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Over 30,000 State jobs 'at risk from computers'

By Michael McHugh

One in six State jobs in Northern Ireland are at risk of automation by 2030, research shows. Those in administrative and operative positions are in greater danger of having their roles replaced by new systems, software or apps, according to a report from business advisers Deloitte.

It predicted 32,960 public sector posts were threatened by technological advances over the next 15 years. A quarter of all employees work in the public sector here, the highest proportion in the UK.

Jackie Henry, senior partner at Deloitte in Belfast, said: "Across all sectors of the economy, technological advances mean that repetitive and predictable tasks are increasingly undertaken by robotics - either in the form of software or devices. The public sector, and the public sector in Northern Ireland, is no different.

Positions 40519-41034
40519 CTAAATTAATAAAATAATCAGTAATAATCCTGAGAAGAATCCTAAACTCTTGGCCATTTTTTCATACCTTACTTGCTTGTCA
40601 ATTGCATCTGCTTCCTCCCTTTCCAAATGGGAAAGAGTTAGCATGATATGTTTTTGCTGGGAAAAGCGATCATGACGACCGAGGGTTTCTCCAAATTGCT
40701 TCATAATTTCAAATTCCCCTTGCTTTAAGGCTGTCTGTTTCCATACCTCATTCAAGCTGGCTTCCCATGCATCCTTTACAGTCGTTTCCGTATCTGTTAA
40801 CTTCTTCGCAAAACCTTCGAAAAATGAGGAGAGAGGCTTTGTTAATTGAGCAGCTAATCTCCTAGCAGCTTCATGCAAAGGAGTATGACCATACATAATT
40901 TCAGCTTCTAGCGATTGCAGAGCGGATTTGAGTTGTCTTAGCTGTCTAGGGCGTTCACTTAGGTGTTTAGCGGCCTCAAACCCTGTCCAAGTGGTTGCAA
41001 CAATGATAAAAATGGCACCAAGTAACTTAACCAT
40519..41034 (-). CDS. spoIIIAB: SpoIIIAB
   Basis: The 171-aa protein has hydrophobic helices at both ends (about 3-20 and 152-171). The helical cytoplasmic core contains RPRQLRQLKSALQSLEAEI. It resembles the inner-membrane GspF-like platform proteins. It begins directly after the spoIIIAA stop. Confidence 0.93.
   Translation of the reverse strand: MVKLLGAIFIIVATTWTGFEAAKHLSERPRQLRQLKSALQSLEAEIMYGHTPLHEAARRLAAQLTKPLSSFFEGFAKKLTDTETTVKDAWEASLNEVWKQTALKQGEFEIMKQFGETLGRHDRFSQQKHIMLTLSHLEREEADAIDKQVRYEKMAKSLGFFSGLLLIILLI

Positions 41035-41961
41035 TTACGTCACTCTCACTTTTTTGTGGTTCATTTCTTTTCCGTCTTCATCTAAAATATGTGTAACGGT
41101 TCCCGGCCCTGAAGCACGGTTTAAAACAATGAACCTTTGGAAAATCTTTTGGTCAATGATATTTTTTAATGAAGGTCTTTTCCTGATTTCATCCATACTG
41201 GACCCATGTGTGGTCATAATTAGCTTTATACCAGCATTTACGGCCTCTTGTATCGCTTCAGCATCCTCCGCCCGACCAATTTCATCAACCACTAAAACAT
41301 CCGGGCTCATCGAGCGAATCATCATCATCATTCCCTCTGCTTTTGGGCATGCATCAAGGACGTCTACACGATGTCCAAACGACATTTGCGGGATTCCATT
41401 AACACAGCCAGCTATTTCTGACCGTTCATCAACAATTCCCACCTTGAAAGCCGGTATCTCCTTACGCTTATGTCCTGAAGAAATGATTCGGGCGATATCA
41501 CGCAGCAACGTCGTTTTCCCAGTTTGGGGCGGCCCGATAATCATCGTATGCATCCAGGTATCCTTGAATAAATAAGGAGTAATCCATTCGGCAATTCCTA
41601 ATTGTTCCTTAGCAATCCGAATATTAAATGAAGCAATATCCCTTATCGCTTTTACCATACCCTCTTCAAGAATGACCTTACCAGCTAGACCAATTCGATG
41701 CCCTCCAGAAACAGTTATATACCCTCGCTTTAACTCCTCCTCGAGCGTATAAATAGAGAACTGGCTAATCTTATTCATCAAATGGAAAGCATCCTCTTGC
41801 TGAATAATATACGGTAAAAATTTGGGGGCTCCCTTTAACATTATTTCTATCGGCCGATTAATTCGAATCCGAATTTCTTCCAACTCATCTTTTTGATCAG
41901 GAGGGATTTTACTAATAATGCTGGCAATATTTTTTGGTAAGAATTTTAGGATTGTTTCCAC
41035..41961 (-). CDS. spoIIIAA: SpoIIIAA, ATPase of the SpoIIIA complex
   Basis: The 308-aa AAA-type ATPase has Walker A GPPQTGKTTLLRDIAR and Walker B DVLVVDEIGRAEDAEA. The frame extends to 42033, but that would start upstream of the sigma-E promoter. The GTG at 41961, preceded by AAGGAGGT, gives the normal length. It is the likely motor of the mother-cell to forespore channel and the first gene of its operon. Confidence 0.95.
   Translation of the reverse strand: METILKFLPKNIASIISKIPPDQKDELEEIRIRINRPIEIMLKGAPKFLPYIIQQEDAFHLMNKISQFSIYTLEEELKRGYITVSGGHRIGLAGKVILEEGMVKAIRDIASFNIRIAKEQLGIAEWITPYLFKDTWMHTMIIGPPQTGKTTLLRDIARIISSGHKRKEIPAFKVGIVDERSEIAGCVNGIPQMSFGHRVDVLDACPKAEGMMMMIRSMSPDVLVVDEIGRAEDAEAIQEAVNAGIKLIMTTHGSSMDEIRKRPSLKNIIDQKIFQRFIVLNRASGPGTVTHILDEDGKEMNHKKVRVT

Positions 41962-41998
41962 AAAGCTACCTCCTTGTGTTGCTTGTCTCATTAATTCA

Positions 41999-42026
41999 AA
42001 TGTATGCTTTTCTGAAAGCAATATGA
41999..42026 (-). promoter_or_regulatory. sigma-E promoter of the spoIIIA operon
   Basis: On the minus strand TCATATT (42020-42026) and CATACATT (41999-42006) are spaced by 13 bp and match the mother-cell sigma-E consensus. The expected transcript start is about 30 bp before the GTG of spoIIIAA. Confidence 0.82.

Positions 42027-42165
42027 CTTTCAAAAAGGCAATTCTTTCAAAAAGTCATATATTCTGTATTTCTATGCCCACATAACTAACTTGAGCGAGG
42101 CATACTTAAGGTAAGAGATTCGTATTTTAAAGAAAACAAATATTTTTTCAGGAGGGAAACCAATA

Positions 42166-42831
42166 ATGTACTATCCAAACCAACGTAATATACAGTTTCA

"The public sector has a high number of public-facing roles, particularly those in areas such as education and caring. These will be relatively safe from automation and could see the public sector impacted less than other sectors.

"However, automation still has significant potential to support cost reduction, meet citizens' expectations of public services, free up real estate, save staff time and improve productivity.

"As this happens new types of jobs are likely to emerge and it is important that we act now to prepare ourselves for the change - this will include developing new skills among our young people."

Bank of England Governor Mark Carney warned in 2016 that alongside the great benefits of technological progress in lifting people out of poverty, every technological revolution "mercilessly destroys jobs and livelihoods" before new jobs emerge.

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